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Annual General Meeting 2016: The Athens Programme
by Caroline Davies
photographs by Caroline Davies
Photographs to illustrate the article published in The Mediterranean Garden No 87, January 2017
The typical Greek blue skies and sun were mostly absent during the 2016 AGM in Athens, but Caroline Davies recounts how the participants still had a great time.
The first day started with a visit to the archaeological site of Kerameikos.
Caroline writes: Its name derives from the potters who settled nearby along the banks of the Eridanos River which offered them a supply of clay, while they benefited from work at the cemetery, creating burial urns, memorials and sculpture. As well as the visible swampy areas, we noted the early drainage system and arched bridges over the riverbed which pointed back to once gushing winter torrents. The resulting vegetation at Kerameikos made it a perfect starting point for our day: hillocks with silver waves of the Mediterranean shrub Limoniastrum monopetalum backed by olive trees, places to sit under spreading fig trees, capers (Capparis sicula) spreading along walls and in the one surviving mosaic floor, and the brilliant pink of oleanders in full bloom. We even disturbed a tortoise hiding by massive stone blocks… all so close to the busy heart of the city.
Bridge at Kerameikos
Then on to the Philodassiki Botanical Garden on Mount Hymettus.
Caroline writes: The purpose of the garden, which was established in 1964, is to display the plants of Greece, including a rich collection of bulbs, shrubs of both maquis and phrygana, conifers, evergreen and deciduous trees. Despite the scarcity of rain in Attica this year, resilient Cyclamen graecum had pushed through in the rocky scree, although their stems were much shorter than the ones I had seen on C. hederifolium two weeks earlier in Corfu, following heavy rain. Colour came from the bright red fruits on Arbutus unedo,which we were invited to sample, and the highlight for many of us was an expanse of Crocus pallasii subsp. pallasii nestled between rocks. The large lilac flowers of this member of the saffron crocus group were enchanting. We ended by exploring the extensive nursery which is an important facet of the garden, propagating many species which are not generally available to the general public and ensuring the survival of threatened plants.
Cyclamen graecum at the Philodassiki Botanic Garden
Crocus pallasii subsp. pallasii at the Philodassiki Botanic Garden
The gardens surrounding the new Opera House and Library financed by the Stavros Niarchos Foundation have recently been opened to the public.
Caroline writes: Here we were to encounter landscaping on a very large scale. These gardens were designed by New York landscape designer Deborah Nevins in collaboration with Helli Pangalou from 2010, and the project was completed at the end of August this year. An early task was to create a massive artificial hill, rising towards the south of the site which offers spectacular views to the sea. A wide range of trees, shrubs, aromatic herbs, water features, playgrounds, open spaces and curving landscaped walkways were revealed as we toured with Helli, learning much about the park’s construction, choice of plants and purpose, also taking in views away from the sea, towards the city, as far as central Kolonaki. I conclude this description with some of my favourite plantings: mature olive trees surrounded by a sea of lavender and other silver shrubs, an entire garden of Rosa chinensis ‘Mutabilis’, with single blooms resembling masses of multi-coloured butterflies, and the extensive use of local Attica grasses, shimmering in the sunshine.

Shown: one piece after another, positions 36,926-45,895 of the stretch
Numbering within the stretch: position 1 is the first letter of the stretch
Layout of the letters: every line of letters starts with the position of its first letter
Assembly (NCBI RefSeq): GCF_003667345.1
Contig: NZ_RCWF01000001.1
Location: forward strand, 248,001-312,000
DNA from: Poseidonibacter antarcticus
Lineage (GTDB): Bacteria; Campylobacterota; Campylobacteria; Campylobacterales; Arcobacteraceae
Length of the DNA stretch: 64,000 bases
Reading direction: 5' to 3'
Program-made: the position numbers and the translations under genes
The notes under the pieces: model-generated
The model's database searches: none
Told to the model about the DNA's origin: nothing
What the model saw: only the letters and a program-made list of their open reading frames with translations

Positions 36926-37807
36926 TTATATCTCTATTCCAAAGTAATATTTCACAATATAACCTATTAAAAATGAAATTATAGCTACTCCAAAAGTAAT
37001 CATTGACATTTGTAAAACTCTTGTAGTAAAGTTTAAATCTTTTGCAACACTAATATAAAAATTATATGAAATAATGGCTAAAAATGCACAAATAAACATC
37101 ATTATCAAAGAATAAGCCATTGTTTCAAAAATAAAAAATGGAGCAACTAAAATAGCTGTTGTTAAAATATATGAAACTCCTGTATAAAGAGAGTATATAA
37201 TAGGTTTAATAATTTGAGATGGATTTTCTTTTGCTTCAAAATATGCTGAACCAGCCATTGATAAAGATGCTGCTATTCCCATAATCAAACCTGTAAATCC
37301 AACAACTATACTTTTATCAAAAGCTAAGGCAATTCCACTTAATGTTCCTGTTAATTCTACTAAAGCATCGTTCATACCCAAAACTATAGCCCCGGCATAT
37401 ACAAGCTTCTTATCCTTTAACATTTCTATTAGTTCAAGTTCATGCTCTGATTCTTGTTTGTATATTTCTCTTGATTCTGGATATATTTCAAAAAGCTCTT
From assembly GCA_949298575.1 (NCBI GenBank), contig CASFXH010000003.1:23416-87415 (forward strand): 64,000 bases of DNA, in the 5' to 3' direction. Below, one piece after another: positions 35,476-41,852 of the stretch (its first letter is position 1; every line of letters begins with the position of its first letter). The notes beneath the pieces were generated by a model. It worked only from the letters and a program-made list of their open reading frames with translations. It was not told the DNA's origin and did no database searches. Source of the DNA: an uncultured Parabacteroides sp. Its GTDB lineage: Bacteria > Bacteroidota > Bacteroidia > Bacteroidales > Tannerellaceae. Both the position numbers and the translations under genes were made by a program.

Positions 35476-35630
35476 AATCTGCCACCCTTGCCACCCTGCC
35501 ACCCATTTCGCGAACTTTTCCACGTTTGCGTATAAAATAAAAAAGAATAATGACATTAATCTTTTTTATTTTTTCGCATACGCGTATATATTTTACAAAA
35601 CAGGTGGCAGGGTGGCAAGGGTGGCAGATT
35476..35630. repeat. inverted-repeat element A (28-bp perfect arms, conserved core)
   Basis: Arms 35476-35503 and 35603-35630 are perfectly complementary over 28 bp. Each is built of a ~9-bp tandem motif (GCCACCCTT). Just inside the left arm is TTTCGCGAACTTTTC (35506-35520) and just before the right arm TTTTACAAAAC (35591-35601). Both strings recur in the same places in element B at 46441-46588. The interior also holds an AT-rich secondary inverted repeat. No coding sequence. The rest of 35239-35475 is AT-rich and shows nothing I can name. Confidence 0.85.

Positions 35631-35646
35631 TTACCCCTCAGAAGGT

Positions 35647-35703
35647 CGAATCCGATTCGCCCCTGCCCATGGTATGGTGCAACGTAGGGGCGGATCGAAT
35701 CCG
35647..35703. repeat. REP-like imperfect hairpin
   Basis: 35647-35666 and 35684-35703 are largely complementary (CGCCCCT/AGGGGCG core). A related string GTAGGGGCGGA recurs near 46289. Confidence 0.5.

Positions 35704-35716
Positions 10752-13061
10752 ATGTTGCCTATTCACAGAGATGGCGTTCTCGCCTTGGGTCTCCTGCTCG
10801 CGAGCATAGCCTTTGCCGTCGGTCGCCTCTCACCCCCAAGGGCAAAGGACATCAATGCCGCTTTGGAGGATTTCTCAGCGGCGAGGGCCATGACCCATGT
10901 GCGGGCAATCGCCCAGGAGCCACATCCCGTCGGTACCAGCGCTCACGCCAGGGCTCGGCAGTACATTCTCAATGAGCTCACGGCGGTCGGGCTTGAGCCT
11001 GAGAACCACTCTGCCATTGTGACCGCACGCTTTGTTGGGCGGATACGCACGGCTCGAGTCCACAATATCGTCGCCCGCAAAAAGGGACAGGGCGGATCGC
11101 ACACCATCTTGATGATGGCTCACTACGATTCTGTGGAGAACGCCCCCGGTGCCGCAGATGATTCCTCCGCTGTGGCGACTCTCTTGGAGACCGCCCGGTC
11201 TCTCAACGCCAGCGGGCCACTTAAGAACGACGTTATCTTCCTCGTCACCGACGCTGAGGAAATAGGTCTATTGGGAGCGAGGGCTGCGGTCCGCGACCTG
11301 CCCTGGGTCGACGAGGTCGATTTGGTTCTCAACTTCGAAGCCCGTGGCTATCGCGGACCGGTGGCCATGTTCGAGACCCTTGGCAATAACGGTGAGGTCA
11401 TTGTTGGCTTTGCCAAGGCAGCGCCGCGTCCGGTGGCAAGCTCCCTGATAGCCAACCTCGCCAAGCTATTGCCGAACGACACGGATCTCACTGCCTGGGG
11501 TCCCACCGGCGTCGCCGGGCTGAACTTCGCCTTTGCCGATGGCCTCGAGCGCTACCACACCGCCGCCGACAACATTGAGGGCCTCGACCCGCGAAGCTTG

Olive and lavenders in the Stavros Niarchos Gardens
Attica grasses and the long view from the Stavros Niarchos Gardens
Caroline noted that all her previous visits to the MGS garden at Sparoza had been in the spring, so for the first time she saw the glories of the autumn bulbs; Cyclamen graecum, Sternbergia lutea, and Narcissus obsoletus along with the outstanding Mandragora officinalis.
Narcissus obsoletus at Sparoza
Mandragora officinalis at Sparoza
The final visit was to a private garden which many of us believe is in the league of some of the famous Mediterranean gardens in Italy or the south of France.
Caroline writes: Wide stone staircases led from the house into a seemingly endless series of walled gardens that reflect diverse Mediterranean gardens from the Moorish water gardens of Spain to the Provence garden created by Nicole de Vésian at Bonnieux with its clipped shrubs and variations in colour, scale and texture, but not detracting from the garden’s unique character. Expansive green lawns and wide borders were reminiscent of England with long views to a sculpture as focal point, a pond or fountain. The steeply sloping site was terraced, with levels constantly changing as we clambered up and down the stone staircases, built with a soft-gold limestone, mainly quarried on the site. At every turn were distant views to pull us further into the outer reaches of the garden which covers some 3.5 hectares. In a hidden corner was the octagonal Secret Garden where, inscribed on a stone slab, lines from “Voices” by the famous Modern Greek poet C.P Cavafy recalled the beloved voices of those who have died or are lost. We were touched by the poetry of this peaceful spot, as well as by the spirit of the entire garden.
Gold-coloured limestone used for hard landscaping
The long pool lined with olive trees
A walled garden room
Wide steps by the house